THE UPPER YEAR MOOTS
The U of A Upper Year Mooting program provides students with a unique opportunity to develop advocacy and other lawyering skills. Selection to the moots is determined on a competitive basis. Course credit is available for all of the moots. Following the selection of the appellate moot teams, a number of practice rounds (usually between three and six) will be held prior to each moot court competition. These rounds will be judged by practitioners, faculty members, and, if they are available, members of the judiciary, who will assist the moot teams in honing their skills.
Many of the competitions will be held outside of Edmonton. Travel expenses and accommodations are paid for by the Faculty through contributions made to the Faculty’s fund raising campaign.
Descriptions of the appellate advocacy moots follow. Please check the eligibility requirements carefully before you complete the entry form.
Many of the moots provide prizes or other awards. Please see the description of the individual moot competitions for details. Prize specifications are based on the most current donor information; prize specifications are subject to change by the donor.
To view the Moot Court Manual, click here.
CREDIT FOR PARTICIPATION
Students may obtain credit for participation in the various moots. Participation in the Clinton J. Ford Moot, Alberta Court of Appeal, Client Counselling (Regional) Competition, Gale Cup, Laskin, Canadian Corporate/Securities Law Moot, Jessup Moot, The Kawaskimhon National Aboriginal Moot, and the Western Canada/National Trial Moot carries 3 credits through Law 598. Students shall not be permitted to moot in the same moot twice save in exceptional circumstances. The arbiter of "exceptional circumstances" is the Vice Dean who, in deciding the issue, must consult with the coach/supervisor of the moot at issue. Moreover, for practical reasons, any student who, in exceptional circumstances, is given permission to moot a second time, must receive permission in advance of the selection round so that this permission may be relayed to the selectors.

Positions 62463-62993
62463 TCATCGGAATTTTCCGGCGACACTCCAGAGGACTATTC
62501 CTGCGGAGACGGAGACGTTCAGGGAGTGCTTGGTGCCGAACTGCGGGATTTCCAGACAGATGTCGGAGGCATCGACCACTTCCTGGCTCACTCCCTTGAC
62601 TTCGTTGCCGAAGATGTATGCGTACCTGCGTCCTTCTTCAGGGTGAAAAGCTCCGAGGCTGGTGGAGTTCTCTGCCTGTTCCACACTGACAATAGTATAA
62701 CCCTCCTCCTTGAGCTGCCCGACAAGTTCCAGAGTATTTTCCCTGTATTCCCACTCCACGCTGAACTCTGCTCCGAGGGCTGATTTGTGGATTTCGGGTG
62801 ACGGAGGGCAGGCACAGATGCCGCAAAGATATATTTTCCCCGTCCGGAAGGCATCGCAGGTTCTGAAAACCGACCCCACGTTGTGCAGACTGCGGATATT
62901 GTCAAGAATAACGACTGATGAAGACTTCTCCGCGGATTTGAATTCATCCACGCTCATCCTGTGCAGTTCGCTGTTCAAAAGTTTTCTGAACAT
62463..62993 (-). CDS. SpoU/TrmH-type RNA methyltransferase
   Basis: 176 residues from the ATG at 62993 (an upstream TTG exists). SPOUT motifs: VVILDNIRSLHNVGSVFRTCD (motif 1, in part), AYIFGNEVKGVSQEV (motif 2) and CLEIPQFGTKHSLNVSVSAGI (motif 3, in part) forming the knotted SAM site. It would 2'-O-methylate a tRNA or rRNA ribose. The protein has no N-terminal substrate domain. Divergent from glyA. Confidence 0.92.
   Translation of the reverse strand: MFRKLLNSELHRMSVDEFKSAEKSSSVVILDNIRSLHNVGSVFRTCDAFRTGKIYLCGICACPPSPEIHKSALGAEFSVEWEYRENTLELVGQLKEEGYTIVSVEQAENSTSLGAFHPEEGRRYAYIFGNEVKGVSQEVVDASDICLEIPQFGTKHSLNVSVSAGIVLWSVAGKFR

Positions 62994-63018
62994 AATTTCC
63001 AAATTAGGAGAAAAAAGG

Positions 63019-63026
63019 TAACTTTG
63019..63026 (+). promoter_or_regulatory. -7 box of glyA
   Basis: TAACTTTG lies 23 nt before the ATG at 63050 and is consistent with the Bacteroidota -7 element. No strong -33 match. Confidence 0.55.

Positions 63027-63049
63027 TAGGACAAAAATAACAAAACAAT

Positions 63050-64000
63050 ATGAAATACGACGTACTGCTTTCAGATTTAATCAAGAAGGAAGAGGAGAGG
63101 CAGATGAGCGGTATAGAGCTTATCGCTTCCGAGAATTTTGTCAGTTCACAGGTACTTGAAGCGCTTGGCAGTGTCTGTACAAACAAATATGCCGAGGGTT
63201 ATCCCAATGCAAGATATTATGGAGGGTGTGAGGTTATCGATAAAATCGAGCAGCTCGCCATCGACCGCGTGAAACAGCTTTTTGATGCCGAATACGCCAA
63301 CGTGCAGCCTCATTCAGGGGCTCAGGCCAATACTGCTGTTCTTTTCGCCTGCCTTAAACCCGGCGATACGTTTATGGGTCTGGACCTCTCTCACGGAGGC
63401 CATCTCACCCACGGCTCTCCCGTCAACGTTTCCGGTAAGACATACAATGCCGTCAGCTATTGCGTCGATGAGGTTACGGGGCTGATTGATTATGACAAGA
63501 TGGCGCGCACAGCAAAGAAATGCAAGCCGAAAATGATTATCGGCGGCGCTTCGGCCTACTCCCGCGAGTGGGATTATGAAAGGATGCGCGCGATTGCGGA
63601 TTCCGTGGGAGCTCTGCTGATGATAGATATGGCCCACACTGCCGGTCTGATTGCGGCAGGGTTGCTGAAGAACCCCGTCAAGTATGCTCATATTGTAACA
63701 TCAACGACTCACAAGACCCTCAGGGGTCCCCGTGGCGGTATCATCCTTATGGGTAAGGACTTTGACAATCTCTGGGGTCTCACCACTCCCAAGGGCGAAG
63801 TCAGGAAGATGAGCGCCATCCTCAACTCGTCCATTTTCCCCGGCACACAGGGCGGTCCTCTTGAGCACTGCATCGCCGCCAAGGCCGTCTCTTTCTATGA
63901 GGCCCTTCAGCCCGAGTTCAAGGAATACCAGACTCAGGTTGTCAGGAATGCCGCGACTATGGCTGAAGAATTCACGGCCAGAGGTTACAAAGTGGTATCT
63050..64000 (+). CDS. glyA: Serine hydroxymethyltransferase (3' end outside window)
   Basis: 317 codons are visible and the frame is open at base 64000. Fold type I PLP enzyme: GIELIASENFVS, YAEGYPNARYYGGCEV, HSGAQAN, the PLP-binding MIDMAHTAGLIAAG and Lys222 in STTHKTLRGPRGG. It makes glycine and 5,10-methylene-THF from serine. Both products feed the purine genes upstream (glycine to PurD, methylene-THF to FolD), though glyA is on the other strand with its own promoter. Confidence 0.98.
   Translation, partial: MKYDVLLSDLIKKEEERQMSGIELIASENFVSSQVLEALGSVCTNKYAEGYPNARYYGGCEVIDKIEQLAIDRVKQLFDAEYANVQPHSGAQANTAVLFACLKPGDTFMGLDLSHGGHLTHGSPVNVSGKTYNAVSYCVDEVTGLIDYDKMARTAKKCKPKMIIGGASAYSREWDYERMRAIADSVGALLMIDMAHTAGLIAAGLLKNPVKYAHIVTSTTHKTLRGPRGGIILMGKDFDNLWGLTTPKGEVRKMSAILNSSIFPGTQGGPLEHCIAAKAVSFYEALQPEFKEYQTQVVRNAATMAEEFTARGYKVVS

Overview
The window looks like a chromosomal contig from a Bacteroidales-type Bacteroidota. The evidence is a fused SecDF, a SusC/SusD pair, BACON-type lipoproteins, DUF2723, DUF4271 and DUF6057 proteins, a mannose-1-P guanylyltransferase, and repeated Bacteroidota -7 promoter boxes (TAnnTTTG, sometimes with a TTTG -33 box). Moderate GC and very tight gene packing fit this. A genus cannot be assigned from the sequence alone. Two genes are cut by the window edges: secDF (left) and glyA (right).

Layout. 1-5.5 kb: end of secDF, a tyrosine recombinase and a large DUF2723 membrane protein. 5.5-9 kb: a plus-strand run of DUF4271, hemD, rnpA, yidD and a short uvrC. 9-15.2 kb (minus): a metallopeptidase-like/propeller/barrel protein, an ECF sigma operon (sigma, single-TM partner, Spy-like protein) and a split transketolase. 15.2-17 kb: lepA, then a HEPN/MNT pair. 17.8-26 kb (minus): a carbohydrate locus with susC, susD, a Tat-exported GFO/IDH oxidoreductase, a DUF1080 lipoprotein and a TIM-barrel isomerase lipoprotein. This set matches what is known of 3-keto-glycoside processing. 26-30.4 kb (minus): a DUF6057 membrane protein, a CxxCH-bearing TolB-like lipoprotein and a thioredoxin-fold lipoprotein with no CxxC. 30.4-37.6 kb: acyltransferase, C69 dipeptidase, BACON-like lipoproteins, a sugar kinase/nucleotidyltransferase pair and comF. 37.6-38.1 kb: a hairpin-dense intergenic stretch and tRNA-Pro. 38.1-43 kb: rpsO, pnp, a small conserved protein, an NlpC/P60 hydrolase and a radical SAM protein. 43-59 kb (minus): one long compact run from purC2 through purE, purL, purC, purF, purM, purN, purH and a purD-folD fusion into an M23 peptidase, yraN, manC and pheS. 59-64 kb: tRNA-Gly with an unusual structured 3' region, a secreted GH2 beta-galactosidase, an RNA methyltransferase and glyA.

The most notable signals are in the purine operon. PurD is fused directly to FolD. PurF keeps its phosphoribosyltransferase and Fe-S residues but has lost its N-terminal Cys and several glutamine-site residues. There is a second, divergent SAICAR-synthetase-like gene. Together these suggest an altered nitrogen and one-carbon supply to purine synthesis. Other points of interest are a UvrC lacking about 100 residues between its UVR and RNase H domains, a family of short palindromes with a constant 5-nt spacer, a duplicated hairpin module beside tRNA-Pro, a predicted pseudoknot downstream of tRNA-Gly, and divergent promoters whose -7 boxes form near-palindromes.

To obtain credit the student must produce a factum, a memo, a trial book or some other written work that can be marked. The grade given for the course is on the University 4 point alpha-numeric system. Unless otherwise noted, fifty percent of the mark is based on written work, the remaining fifty percent on the evaluation of the mooter's progress in developing advocacy skills at both the practice round and competition stages.
Students who are selected to a team must register in the appropriate course using the Bear Tracks registration system prior to the Winter Term Registration Deadline. Registration must be accompanied by the completion and filing of a Moot Court Competition Registration Form (pink) with the Admissions Office by the first business day of February. If you are selected for a team after the Winter Term Registration Deadline, please see Kim Wilson in the Admissions Office.
In planning a timetable students should keep in mind that there is no guarantee that they will be selected for a moot court competition. Therefore, a student should register in some other course which may be dropped if the student is selected for a moot team.
Moot course credit is available only in the second term, and the addition of 3 credits for moot participation cannot result in a total number of credit hours in excess of the term maximum of 18 hours or the yearly maximum of 36 hours.
The usual University rules regarding plagiarism apply to the written work. Plagiarism may result in disqualification of the team and disciplinary action will be brought against any student who violates this rule.